Divorce is a sore subject for everyone and unfortunately, it's a reality in our society. Almost 50% of marriages end in divorce and, as 79% of married couples own a home, this is a conversation that I feel we must have.
If you are getting a divorce and you own a home, what to do with this major asset is one of your largest looming problems, especially since many people's personal wealth is tied up in their homes. So let's discuss a couple of options you have on the table.
Sell the house now and divide up the proceeds
Your primary consideration under these circumstances is to maximize your home’s selling price. And get the home sold as quickly as possible before everything goes to heck in a handbasket. What you will want to do in this instance is take a good long hard look at the house and what needs to be done to maximize your value without breaking the bank. New paint inside and out and new carpet or flooring will do wonders and always will give you a great return on investment. Steer clear of major renovations as they are expensive and stressful, and you already have enough stress without adding that in.
Buy out your spouse
If you intend to keep the house yourself, you’ll have to determine how you’ll continue to do so. If you used two incomes to qualify for the old loan, refinancing on your own might be a challenge. Remember you have to pay them off their equity as well as assume the balance of the loan so you will most likely be doing a cash-out refinance which means you will have to qualify for the loan and the home will have to have enough equity to make this loan possible.
Have your spouse buy you out
If you are the one who is leaving, you have the opportunity to start again in new surroundings with cash in your pocket. Again, remember that they will have to qualify or find the money to buy you out as well as refine the current note in order to get you off of the loan. Just because you can Quit Claim Deed your ownership rights in the property to your spouse, it does not release you from the financial obligations of the loan.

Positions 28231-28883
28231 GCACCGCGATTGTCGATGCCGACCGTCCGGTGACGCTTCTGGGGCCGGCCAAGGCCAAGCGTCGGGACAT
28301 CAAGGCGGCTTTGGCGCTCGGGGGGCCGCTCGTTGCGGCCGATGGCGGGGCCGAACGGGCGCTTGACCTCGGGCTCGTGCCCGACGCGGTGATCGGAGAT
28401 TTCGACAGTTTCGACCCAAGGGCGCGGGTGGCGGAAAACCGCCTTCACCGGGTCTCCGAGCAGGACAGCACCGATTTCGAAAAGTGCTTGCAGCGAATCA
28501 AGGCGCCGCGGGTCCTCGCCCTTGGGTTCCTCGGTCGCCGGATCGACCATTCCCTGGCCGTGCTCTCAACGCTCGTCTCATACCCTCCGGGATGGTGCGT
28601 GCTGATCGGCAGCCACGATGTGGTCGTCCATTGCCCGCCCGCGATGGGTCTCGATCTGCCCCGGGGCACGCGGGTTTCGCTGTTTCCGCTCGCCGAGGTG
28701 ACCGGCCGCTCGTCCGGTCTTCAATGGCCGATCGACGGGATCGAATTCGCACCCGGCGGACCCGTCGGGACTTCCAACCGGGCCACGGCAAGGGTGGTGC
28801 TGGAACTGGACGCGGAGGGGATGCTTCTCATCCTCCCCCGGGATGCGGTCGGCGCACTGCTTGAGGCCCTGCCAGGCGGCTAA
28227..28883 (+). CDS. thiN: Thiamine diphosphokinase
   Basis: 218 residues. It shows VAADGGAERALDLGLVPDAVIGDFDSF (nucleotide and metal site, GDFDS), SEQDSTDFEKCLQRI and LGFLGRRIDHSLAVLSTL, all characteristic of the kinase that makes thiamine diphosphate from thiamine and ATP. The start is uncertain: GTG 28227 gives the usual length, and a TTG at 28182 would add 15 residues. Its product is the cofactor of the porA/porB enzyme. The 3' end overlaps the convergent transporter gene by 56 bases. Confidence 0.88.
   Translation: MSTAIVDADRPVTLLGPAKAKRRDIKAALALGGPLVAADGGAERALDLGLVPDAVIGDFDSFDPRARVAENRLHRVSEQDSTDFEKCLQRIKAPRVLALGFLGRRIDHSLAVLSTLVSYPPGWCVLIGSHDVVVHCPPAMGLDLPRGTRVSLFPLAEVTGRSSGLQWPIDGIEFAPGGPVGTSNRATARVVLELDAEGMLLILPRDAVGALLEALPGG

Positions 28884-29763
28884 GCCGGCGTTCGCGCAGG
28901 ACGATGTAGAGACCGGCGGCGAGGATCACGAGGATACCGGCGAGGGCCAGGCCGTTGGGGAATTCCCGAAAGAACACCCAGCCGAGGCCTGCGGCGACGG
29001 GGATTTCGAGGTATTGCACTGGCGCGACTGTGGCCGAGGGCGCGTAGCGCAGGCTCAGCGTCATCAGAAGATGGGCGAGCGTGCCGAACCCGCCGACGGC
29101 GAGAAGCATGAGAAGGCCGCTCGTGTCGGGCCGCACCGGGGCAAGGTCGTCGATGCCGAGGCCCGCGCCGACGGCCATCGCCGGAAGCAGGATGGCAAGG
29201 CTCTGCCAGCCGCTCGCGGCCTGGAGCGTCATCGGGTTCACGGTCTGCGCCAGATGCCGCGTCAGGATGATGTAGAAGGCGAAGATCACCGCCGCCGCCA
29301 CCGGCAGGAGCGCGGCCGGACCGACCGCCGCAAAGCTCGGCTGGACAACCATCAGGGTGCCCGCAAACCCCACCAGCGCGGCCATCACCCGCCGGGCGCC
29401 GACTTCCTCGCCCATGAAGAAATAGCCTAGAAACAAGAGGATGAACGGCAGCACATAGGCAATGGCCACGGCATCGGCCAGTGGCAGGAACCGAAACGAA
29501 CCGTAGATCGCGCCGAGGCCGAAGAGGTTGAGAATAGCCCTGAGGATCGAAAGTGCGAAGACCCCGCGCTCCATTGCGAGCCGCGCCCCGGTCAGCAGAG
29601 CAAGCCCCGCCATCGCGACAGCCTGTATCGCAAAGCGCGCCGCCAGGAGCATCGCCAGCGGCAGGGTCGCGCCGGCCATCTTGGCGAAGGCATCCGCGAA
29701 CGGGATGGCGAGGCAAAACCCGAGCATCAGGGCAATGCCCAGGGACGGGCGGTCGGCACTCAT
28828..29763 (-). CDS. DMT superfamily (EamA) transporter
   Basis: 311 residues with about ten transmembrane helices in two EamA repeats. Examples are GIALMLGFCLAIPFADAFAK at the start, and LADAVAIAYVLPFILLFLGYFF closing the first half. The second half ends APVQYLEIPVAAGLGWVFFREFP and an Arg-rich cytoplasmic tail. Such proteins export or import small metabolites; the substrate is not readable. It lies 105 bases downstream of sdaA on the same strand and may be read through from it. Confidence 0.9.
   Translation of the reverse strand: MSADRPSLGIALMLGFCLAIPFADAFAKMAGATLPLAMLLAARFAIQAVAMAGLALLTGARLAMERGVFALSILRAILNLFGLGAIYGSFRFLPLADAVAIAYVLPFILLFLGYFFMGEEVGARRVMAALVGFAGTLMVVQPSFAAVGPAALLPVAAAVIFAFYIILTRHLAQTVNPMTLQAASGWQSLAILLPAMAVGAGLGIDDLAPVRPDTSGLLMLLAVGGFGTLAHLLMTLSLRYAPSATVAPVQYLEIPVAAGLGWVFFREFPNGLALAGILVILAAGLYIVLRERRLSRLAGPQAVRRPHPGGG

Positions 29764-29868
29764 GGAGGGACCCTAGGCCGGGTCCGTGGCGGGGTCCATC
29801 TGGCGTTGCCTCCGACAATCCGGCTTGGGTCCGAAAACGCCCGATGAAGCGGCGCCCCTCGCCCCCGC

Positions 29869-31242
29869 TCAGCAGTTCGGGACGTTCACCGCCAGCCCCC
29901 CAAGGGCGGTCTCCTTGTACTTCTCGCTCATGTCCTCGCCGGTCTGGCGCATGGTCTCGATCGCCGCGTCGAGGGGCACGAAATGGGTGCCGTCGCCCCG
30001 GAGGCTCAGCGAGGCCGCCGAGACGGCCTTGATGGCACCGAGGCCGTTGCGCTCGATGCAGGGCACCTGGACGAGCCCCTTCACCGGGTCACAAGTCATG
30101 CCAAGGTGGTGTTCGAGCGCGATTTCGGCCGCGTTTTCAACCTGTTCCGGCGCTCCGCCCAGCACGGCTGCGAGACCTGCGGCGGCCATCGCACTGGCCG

Retain joint ownership
Some divorcing couples postpone a financial decision with respect to the home and retain joint ownership for a period of time. Any sort of agreement like this should be in writing and witnessed so that later there is no ownership dispute. While you still retain legal rights to the property the departing spouse will want some sort of agreement as to responsibility for payment and if and when you as a couple will address selling the property.
In conclusion, remember that you have options if facing a divorce and have a home to sell. Start by sitting down with a real estate professional, look at all your options before you make a decision, and act quickly when you do decide.
If you have any more questions, feel free to call for a free report at 714-406-1414.